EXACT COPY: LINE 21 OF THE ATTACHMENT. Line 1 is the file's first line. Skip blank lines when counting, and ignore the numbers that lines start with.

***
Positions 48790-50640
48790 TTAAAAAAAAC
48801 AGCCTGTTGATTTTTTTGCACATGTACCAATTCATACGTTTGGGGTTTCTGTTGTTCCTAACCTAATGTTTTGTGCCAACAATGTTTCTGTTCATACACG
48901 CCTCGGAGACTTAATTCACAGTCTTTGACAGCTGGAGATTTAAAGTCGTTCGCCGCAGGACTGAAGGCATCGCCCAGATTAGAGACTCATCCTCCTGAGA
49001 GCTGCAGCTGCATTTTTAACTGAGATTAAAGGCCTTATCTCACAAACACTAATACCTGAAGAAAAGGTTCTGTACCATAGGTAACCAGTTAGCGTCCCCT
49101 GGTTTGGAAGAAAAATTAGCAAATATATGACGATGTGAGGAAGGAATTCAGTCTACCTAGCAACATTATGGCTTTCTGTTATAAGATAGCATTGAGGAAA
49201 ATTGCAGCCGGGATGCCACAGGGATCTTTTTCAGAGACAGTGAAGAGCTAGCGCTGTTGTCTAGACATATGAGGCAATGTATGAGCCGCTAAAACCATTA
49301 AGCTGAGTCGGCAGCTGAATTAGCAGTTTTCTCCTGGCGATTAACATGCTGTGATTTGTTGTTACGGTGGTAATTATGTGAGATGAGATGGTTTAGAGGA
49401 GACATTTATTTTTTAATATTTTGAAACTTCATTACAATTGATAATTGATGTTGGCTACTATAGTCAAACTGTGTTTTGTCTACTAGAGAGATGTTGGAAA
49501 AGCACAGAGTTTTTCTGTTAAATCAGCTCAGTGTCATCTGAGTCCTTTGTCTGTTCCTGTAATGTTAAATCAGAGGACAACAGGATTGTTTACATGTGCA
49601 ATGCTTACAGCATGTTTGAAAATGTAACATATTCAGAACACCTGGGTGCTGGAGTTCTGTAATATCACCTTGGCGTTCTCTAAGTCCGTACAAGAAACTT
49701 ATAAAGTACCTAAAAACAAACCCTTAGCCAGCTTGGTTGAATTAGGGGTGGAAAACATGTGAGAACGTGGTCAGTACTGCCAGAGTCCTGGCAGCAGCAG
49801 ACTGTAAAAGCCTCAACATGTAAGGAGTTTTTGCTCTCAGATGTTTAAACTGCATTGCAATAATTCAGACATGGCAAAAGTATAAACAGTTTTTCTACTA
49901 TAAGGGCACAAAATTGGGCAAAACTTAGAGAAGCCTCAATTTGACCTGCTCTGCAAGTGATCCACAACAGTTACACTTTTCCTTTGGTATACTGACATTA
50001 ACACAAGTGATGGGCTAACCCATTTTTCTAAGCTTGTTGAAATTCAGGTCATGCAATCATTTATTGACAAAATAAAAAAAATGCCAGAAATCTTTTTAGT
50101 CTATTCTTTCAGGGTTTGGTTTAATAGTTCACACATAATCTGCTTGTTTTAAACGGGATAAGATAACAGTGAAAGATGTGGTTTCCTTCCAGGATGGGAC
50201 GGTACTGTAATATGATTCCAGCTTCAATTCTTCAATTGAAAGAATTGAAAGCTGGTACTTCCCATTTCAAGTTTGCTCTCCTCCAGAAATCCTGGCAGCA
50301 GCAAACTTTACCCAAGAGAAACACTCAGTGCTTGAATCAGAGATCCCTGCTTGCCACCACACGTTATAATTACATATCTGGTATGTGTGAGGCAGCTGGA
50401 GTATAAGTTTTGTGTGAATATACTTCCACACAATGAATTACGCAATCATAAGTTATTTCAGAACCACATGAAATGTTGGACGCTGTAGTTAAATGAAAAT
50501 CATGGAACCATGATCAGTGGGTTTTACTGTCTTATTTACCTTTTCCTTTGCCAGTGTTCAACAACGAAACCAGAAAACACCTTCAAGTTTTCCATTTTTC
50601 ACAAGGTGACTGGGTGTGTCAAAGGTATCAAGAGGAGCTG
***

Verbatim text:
50601 ACAAGGTGACTGGGTGTGTCAAAGGTATCAAGAGGAGCTG